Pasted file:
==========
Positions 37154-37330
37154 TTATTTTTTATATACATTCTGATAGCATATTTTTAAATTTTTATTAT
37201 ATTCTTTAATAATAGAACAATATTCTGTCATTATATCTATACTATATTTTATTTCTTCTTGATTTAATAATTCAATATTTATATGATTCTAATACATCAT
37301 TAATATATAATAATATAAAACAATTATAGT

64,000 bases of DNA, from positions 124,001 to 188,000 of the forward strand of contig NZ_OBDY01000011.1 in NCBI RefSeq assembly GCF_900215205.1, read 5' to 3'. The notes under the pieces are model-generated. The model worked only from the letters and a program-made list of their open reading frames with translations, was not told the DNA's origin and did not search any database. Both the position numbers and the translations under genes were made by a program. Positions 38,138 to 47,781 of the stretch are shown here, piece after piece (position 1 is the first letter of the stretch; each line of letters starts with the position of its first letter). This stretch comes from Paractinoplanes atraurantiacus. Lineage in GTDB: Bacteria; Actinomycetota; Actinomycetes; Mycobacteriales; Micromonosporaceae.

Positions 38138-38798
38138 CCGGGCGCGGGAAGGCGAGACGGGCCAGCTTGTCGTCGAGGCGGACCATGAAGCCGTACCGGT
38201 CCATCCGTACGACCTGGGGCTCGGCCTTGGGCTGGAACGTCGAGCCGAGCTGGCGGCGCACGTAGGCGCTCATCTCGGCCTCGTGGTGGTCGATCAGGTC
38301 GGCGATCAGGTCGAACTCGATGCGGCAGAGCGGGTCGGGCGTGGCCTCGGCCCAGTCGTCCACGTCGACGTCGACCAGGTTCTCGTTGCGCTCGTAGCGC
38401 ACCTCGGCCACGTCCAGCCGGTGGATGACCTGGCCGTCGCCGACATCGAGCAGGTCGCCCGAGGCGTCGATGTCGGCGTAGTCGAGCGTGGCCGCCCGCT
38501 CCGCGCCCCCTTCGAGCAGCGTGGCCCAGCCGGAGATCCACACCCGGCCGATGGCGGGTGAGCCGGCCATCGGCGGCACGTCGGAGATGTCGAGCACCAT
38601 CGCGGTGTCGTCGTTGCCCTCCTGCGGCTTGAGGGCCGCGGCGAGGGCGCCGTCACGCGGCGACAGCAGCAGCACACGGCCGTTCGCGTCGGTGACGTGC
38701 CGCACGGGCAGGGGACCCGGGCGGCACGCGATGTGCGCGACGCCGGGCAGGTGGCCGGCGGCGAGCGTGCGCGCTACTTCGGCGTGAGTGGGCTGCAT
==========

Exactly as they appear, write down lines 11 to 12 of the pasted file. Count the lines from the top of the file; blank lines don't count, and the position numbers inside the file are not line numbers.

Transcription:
38501 CCGCGCCCCCTTCGAGCAGCGTGGCCCAGCCGGAGATCCACACCCGGCCGATGGCGGGTGAGCCGGCCATCGGCGGCACGTCGGAGATGTCGAGCACCAT
38601 CGCGGTGTCGTCGTTGCCCTCCTGCGGCTTGAGGGCCGCGGCGAGGGCGCCGTCACGCGGCGACAGCAGCAGCACACGGCCGTTCGCGTCGGTGACGTGC